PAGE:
Post #5: En un lugar de la Mancha…

Hi readers, sorry for the delay. After my trip to see Consuegra and Andalucía (which I will be talking about in this post), I kind of dropped the ball…because midterms….and life. In early February, our group had a wonderful trip to the southern-most autonomous community of Spain. While I wish we had more time to stay there, I will definitely try to go back either during my time in Spain or at some point in my life. It was one of the coolest places I have ever been. The entire weekend to Consuegra and then Andalucía definitely incited some wanderlust.

Before arriving at out first stop, Córdoba, we made a surprise pit stop in Consuegra. This city is home of the famous molinos del viento from Don Quijote (hence why the quote in the title of this blog post). Basically, our friend Don Q thinks that the windmills are monsters and he tries to fight them in Cervantes’ book. I loved the super medieval feel of the landscape and buildings and I felt like I could just hop on a horse and venture off onto a crazy adventure. Castilla-La Mancha, aesthetically, is definitely one of my favorite regions and (in a touristy sense) feels VERY Spanish.

While it was very cold in Consuegra, and the recovery process of my cold was very apparent, even though a little coffee helped, it was so warm once we arrived in Córdoba. Definitely foreshadowing of the weather to come up north in Madrid. What a pleasant surprise. From the high 30s in Consuegra to the low 60s in Córdoba – what a difference a few hours south makes! My mood skyrocketed. Now, I have a friend from Córdoba who I met in Madrid and I now understand why he is so happy all the time. He is from the land of the sun, fruit trees and gorgeous buildings. The Mezquita de Córdoba is so beautiful and it was so nice to walk around the winding narrow streets and feel the warm sun on my face, smell the air that had a twinge of orange fruit smell, and the cobblestones beneath my plimsolls. Then, later in the day, we left Córdoba and headed straight for Granada.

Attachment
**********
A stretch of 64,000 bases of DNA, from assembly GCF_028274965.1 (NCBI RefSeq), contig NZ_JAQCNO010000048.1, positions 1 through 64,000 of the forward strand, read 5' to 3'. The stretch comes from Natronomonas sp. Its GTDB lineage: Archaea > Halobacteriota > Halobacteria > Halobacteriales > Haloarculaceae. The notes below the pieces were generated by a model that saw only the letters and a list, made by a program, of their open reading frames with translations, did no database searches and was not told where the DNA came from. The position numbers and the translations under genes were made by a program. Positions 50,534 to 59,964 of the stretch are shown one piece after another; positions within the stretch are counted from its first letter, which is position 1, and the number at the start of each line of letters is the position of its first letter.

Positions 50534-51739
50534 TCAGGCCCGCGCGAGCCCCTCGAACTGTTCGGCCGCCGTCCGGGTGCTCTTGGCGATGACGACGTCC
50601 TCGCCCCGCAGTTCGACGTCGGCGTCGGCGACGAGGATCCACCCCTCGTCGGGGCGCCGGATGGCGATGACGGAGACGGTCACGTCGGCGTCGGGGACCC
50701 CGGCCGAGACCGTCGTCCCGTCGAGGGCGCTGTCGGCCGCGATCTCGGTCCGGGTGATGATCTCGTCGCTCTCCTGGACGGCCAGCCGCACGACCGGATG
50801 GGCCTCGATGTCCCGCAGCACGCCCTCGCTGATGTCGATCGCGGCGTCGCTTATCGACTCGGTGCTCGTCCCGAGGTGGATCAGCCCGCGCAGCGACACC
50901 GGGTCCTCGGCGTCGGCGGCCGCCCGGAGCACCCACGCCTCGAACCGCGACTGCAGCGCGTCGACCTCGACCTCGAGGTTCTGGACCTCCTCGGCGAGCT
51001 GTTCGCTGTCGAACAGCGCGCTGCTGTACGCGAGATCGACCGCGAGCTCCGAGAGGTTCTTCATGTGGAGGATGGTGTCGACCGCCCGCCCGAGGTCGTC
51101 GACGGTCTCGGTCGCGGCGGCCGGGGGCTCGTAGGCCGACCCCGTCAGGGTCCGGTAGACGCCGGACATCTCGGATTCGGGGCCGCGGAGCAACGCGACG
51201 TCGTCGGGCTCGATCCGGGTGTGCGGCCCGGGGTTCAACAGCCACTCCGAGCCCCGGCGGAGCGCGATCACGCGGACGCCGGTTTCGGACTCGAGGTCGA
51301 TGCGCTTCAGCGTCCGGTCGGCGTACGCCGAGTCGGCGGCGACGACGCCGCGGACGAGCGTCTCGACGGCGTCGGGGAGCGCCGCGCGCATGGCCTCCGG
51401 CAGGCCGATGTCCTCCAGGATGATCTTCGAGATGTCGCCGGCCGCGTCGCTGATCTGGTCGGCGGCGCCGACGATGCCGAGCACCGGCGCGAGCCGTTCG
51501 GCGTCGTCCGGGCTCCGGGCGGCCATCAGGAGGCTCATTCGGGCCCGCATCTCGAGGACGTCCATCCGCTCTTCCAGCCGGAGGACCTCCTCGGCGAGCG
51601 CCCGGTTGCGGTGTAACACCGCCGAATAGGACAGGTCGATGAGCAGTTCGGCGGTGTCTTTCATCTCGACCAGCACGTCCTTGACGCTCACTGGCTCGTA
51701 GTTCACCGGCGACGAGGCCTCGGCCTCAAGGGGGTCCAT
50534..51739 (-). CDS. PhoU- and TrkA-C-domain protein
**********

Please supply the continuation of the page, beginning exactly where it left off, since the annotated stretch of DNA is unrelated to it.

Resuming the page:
Our hotel in Granada was legit. Hotel Melia Granda was supper accommodating for food allergies and really close to the city center. While we did not see much of the city itself, were were there to see La Alhambra. This is one of the  most impressive and incredible sites I have seen in Spain so far. Like Paco (our program director) said in class, it literally affects all five of your senses. The smell of the fruit trees, the touch of the cool tiles, the sound of the water, the list goes on and it is too beautiful to even justify with a barely-decent iPhone picture. It was a little chilly because we were so high up, but in the summer, it must be beautiful in a different way. This is a place that has different types of beauty throgh the seasons. I loved taking pictures in front of the Carlos V summer palace and the view of Granada below was stunning. After some free time for lunch, at the worst and SLOWEST restaurant ever (and this is for Spanish standards), we tolured the Capilla Real which is the final resting place of the Catholic Monarchs, Queen Joanna (their daughter) and her husband, King Ferdinand. this magnificent cathedral was built after the final stage of the Reconquest – which meant the end of Al-Andalus with the capture of Granada. It is full of Renaissance and other religious artwork and artifacts.